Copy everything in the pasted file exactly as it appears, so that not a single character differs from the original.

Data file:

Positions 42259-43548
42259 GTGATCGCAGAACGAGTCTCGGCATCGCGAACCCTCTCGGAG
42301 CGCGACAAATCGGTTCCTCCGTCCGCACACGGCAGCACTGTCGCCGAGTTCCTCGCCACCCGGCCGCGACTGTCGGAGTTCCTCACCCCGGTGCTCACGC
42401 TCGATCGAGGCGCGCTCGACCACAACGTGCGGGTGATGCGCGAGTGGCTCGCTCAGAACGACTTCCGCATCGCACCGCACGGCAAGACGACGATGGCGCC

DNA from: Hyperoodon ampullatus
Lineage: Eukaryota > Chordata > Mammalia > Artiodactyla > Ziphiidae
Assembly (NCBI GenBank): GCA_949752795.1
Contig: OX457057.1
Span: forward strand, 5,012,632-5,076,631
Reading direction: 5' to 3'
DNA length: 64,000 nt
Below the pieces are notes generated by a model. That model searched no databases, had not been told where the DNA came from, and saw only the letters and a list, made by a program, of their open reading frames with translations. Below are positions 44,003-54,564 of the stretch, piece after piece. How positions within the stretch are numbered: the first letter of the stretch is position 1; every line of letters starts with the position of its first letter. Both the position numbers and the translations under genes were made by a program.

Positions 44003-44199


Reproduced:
Positions 42259-43548
42259 GTGATCGCAGAACGAGTCTCGGCATCGCGAACCCTCTCGGAG
42301 CGCGACAAATCGGTTCCTCCGTCCGCACACGGCAGCACTGTCGCCGAGTTCCTCGCCACCCGGCCGCGACTGTCGGAGTTCCTCACCCCGGTGCTCACGC
42401 TCGATCGAGGCGCGCTCGACCACAACGTGCGGGTGATGCGCGAGTGGCTCGCTCAGAACGACTTCCGCATCGCACCGCACGGCAAGACGACGATGGCGCC

DNA from: Hyperoodon ampullatus
Lineage: Eukaryota > Chordata > Mammalia > Artiodactyla > Ziphiidae
Assembly (NCBI GenBank): GCA_949752795.1
Contig: OX457057.1
Span: forward strand, 5,012,632-5,076,631
Reading direction: 5' to 3'
DNA length: 64,000 nt
Below the pieces are notes generated by a model. That model searched no databases, had not been told where the DNA came from, and saw only the letters and a list, made by a program, of their open reading frames with translations. Below are positions 44,003-54,564 of the stretch, piece after piece. How positions within the stretch are numbered: the first letter of the stretch is position 1; every line of letters starts with the position of its first letter. Both the position numbers and the translations under genes were made by a program.

Positions 44003-44199